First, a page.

JAKARTA (Reuters) – Indonesia will award a hotly contested, multi-billion-dollar railway project to China, a Japanese embassy official said on Tuesday, citing remarks by an Indonesian minister.
The two Asian giants had been vying for the project to build a rail line linking the Indonesian capital, Jakarta, with the textile hub of Bandung. Indonesia initially envisaged a high-speed service on the 150 km (100 mile) journey but this month, it changed the plan, opting instead for a medium-speed train.
Analysts have said whoever won the bid could be a front runner for future rail projects in the region, including one linking Kuala Lumpur and Singapore.
“Minister Sofyan Djalil informed our chief cabinet secretary that Indonesia welcomes the Chinese proposal and we see this as the final decision of the Indonesian government,” Yoshiko Kijima, the economic affairs attache at the Japanese embassy in Jakarta, told Reuters.
Djalil was on a special visit to Japan this week, presidential chief of staff Teten Masduki told reporters. “There are many infrastructure projects, not just trains, and many opportunities for the Japanese government to build infrastructure in Indonesia,” Masduki said when asked what Djalil would convey to Japan.
Indonesia’s minister responsible for state-owned enterprises, Rini Soemarno, has said China’s proposal for the project was less financially burdensome for Indonesia because it did not require a government guarantee or use the state budget.
Japan slammed the decision as "extremely regrettable".
"Japan offered the best possible proposal," top Japanese government spokesman Yoshihide Suga told reporters. "The envoy came here to explain that the Indonesian government has welcomed the Chinese proposal. I can't understand that at all. I frankly told the envoy that it was extremely regrettable."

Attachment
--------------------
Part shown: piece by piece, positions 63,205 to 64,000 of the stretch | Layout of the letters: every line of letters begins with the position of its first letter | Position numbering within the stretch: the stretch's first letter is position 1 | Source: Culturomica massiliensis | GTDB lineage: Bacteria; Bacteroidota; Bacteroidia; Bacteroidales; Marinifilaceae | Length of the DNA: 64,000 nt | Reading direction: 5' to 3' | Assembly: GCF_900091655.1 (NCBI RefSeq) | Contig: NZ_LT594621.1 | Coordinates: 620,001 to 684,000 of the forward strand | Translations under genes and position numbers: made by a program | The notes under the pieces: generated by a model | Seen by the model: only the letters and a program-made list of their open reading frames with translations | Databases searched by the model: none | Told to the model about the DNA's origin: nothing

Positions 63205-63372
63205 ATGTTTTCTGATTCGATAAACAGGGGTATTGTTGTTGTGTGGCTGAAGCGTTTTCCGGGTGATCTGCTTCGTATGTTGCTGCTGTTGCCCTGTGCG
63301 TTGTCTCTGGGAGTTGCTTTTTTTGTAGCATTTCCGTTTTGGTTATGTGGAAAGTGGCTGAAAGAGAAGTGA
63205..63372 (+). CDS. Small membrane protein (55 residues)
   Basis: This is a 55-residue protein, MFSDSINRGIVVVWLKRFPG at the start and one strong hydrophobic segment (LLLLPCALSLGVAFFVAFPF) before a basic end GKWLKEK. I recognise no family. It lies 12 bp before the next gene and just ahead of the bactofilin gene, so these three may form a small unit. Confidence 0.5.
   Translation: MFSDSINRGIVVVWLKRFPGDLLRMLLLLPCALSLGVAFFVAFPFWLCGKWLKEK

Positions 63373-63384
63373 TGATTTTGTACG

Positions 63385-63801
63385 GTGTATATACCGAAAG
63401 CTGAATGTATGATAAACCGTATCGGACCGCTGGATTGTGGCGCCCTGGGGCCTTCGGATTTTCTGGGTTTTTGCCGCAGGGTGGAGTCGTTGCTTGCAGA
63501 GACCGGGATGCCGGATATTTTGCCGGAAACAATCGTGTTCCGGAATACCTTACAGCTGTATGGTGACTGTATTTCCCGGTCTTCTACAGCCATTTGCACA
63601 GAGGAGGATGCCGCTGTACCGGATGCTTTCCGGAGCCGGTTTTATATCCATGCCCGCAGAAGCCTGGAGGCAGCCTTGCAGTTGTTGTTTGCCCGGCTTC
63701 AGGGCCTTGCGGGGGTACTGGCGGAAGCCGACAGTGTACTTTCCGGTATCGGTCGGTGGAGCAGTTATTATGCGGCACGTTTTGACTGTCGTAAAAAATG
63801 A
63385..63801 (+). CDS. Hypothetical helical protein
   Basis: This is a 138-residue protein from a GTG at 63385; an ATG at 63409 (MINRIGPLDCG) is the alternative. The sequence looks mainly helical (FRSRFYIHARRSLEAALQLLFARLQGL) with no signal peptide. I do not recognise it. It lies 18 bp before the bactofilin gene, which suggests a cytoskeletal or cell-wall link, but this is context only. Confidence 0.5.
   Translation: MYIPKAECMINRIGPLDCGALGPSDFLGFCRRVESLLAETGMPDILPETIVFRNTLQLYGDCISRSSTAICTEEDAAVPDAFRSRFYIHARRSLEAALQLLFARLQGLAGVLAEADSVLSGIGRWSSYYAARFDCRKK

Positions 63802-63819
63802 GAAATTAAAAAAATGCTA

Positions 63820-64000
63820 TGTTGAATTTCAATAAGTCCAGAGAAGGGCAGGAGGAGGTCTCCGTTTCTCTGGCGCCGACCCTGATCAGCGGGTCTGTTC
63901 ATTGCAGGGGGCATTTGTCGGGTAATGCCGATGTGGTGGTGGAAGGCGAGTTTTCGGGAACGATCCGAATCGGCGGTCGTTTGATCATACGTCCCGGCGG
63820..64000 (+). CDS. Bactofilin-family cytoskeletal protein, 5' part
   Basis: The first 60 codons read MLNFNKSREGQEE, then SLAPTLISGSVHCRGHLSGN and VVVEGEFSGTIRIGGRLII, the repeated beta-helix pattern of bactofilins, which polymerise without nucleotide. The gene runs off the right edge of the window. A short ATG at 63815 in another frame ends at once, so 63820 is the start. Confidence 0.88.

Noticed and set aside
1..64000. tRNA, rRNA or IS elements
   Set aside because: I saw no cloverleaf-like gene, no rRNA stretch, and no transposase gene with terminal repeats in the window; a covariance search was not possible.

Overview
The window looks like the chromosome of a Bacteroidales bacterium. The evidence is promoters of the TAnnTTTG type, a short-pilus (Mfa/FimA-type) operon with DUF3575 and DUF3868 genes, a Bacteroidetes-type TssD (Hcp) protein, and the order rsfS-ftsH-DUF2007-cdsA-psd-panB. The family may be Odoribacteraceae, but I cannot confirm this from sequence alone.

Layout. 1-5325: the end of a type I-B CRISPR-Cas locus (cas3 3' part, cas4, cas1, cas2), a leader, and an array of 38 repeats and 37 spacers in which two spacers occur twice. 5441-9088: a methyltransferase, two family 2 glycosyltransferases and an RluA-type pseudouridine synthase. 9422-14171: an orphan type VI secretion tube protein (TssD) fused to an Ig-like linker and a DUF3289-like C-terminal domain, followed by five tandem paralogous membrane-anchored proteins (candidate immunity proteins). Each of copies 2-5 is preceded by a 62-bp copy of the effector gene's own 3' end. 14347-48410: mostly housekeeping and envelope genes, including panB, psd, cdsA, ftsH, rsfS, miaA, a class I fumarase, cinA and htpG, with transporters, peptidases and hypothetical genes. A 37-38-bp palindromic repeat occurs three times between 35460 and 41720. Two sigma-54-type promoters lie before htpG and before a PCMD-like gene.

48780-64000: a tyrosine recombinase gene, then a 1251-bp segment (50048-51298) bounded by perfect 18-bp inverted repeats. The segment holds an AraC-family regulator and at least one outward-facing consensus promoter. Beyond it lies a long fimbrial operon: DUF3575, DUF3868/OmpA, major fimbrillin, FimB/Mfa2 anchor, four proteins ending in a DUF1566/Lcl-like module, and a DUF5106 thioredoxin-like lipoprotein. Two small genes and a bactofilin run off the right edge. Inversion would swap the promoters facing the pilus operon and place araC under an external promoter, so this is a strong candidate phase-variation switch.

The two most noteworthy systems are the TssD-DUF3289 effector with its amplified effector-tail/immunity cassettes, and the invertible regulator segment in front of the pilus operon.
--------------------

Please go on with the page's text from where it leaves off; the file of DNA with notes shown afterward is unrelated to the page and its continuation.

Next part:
He said China's new proposal did not involve the Indonesian government taking on any financial burden, or guaranteeing the project, adding: "It is an unthinkable proposal for our country."
The rail project is a key part of President Joko Widodo's drive to build more infrastructure. He pledged upon taking office in October to overhaul Indonesia's ageing roads, railways and ports but has struggled to get his agenda moving.
Tokyo seemed destined to build the high-speed rail line until Jakarta announced in April that China had entered the race with a counter-offer.
Japan's loss came despite its reputation as a world-class train maker.
The country is famous for its legendary shinkansen bullet trains which for decades have whizzed between cities without a single fatal accident.
China has countered this by arguing it has built thousands of kilometres of high-speed railway in the 12 years since it began constructing bullet trains. But its safety standards have come under scrutiny - a 2011 crash killed at least 40 people and injured about 200.